Carolyn Foote was shocked and outraged when Republican lawmakers targeted hundreds of books about race, equality, and sexuality in Texas school libraries. She and other librarians had worked hard to make their collections more representative of the increasingly diverse community, and their efforts were now under threat.

The retired school librarian in Austin, Texas, has been spearheading a grassroots effort known as #FReadom for several weeks, along with three other library professionals. Their goal is to combat the state’s wave of book challenges and to create a space for school librarians to help one another.

This year, parents, community members, and even some state legislators in Texas have accused educators of exposing children to books with pornography or other obscene content. Several school officials have launched in-depth reviews of their book collections, and some have stated that the process of “making library selections has failed.” School librarians are at the center of this controversy, and many are concerned that they will lose their jobs or face criminal charges.

“Some of the books that are causing concern are about sexuality. We have (state) laws prohibiting the provision of pornography to minors, and while this does not occur, librarians are concerned that they will be accused of doing so “said Mary Woodard, the Texas Library Association’s incoming president.

Across the country, books for children and young adults are facing opposition. In Pennsylvania, a school district banned anti-racism books but later reversed its decision in response to student protests. A Florida school board member filed a criminal complaint last month in response to a Black queer memoir.

This year has seen a “unprecedented” number of book challenges reported to the American Library Association’s Office for Intellectual Freedom, according to Deborah Caldwell-Stone, director of the organization’s Office for Intellectual Freedom.

According to the most recent figures released by the ALA last month, the Office for Intellectual Freedom has tracked at least 155 incidents across the US since June 1 and has assisted librarians in navigating the reconsideration process or providing resources in 120 of those cases. When asked for an update on the number of book challenges reported to the ALA, Caldwell-Stone told reporters that the organization has received and continues to receive new reports, and that her team hasn’t been able to keep up with data entry.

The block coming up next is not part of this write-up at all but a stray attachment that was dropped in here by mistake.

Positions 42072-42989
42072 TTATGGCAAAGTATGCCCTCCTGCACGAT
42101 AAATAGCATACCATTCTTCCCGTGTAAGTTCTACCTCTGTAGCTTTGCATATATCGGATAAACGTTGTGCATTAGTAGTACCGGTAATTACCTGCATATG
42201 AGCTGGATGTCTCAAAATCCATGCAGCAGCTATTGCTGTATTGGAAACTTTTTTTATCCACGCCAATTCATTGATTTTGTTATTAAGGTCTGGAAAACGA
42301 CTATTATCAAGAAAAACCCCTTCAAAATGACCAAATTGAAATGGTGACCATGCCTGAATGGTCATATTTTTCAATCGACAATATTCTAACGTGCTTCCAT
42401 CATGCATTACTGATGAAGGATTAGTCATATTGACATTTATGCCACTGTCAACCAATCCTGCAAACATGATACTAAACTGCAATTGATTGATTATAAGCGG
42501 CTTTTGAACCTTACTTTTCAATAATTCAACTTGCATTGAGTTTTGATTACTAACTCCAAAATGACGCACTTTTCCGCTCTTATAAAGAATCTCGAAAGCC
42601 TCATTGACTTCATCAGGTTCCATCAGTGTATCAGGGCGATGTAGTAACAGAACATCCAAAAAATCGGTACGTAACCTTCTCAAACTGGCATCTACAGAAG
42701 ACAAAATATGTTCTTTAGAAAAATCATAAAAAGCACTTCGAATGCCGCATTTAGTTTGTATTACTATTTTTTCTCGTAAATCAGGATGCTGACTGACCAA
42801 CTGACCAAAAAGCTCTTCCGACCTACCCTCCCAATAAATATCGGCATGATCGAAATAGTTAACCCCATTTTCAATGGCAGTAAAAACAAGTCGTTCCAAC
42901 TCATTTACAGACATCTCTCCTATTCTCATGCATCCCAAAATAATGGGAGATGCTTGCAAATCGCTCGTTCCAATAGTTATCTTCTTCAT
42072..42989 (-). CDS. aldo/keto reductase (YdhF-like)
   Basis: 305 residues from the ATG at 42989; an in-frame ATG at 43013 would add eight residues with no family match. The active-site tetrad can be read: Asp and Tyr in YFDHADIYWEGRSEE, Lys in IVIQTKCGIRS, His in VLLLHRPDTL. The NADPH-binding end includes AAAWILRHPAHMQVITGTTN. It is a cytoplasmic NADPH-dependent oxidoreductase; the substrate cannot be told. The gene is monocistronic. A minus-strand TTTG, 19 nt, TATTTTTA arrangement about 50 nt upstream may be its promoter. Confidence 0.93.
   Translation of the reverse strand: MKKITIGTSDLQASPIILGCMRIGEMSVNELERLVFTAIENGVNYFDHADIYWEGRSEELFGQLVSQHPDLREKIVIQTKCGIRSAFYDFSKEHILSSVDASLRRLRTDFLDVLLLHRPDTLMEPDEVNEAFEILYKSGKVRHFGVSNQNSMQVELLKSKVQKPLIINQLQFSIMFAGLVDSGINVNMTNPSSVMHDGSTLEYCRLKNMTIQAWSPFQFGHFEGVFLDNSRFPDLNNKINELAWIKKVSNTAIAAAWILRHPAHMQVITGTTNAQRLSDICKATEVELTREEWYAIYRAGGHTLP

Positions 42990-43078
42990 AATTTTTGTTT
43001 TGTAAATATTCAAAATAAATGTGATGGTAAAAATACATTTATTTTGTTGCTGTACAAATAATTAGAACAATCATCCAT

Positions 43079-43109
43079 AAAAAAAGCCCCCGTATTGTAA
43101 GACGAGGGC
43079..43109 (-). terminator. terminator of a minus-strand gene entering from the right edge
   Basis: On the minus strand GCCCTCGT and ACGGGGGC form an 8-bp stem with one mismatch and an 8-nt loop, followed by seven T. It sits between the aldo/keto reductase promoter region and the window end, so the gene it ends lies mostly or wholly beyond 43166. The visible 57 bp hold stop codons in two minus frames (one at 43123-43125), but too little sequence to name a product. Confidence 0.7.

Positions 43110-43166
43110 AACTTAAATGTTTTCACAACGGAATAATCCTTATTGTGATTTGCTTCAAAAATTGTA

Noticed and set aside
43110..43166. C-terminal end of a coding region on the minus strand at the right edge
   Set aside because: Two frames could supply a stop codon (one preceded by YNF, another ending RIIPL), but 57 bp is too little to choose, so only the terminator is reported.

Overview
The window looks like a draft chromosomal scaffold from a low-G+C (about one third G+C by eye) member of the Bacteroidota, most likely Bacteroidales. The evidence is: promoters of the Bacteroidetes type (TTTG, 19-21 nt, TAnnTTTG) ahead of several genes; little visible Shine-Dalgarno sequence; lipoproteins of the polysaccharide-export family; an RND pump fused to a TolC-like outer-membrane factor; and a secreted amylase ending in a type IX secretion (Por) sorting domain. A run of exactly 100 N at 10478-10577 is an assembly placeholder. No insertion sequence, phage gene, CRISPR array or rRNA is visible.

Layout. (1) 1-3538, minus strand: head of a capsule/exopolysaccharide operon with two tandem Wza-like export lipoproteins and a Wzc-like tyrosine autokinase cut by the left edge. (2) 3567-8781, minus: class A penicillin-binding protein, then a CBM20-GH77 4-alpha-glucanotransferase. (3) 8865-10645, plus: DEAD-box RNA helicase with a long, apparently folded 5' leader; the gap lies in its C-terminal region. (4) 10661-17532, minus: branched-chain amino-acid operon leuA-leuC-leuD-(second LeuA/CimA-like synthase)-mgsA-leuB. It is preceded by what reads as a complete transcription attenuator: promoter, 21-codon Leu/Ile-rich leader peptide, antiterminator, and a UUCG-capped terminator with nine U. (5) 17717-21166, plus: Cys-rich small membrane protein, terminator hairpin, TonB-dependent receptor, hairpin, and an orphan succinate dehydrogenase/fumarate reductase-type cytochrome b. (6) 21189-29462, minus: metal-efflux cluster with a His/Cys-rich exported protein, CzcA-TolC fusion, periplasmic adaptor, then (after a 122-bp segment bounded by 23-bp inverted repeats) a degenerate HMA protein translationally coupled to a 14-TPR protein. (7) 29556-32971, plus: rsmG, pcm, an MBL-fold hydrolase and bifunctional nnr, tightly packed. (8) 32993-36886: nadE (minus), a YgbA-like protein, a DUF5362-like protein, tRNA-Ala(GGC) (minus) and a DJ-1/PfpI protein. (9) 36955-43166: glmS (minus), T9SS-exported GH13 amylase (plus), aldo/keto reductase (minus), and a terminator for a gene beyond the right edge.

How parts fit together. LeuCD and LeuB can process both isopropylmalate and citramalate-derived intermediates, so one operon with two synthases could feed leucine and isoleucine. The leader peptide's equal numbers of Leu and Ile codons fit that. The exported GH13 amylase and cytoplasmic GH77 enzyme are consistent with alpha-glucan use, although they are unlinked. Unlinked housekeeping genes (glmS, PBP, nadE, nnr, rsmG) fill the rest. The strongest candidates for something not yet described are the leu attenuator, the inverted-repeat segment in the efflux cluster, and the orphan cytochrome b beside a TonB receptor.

“It’s really disheartening to see how frequently censorship is used to silence the voices of people who have historically been marginalized,” Caldwell-Stone said. Foote and a group of library professionals knew they couldn’t remain silent after Texas State Rep. Matt Krause launched an inquiry requesting that school officials identify specific books about race or sex that might “make students feel uncomfortable.”

Krause, the chair of the Texas House Committee on General Investigating, asked some school districts to report which books from a list of hundreds of titles they owned and how much money they spent on acquiring those books.

“It was clearly aimed at LGBTQ students, as well as students of color. I just don’t want students to feel like they’re second-class citizens. That’s what drew me here,” Foote stated.

With the hashtag #FReadom, the group began tweeting about the books on that list and others, describing their positive impact on students. Other librarians in the state soon joined the conversation and began reaching out to them for assistance with book challenges, according to Foote.

Texas Gov. Greg Abbott called on the state’s school boards to remove books he called “pornography,” and later directed state education officials to create new standards to keep “pornography” and “obscene” content out of public schools.

Krause and Gov. Greg Abbott did not respond to requests for comment on the book challenges controversy or their investigations into public school libraries.

Foote claims that in recent weeks, librarians have noticed that their districts are not following their own school board policies after receiving a complaint about a book. In most districts around the US, board policy likely states that a parent complaining about a book is required to submit a document detailing the challenge, which is followed by the creation of a committee tasked to read the entire book and make a recommendation, Foote says.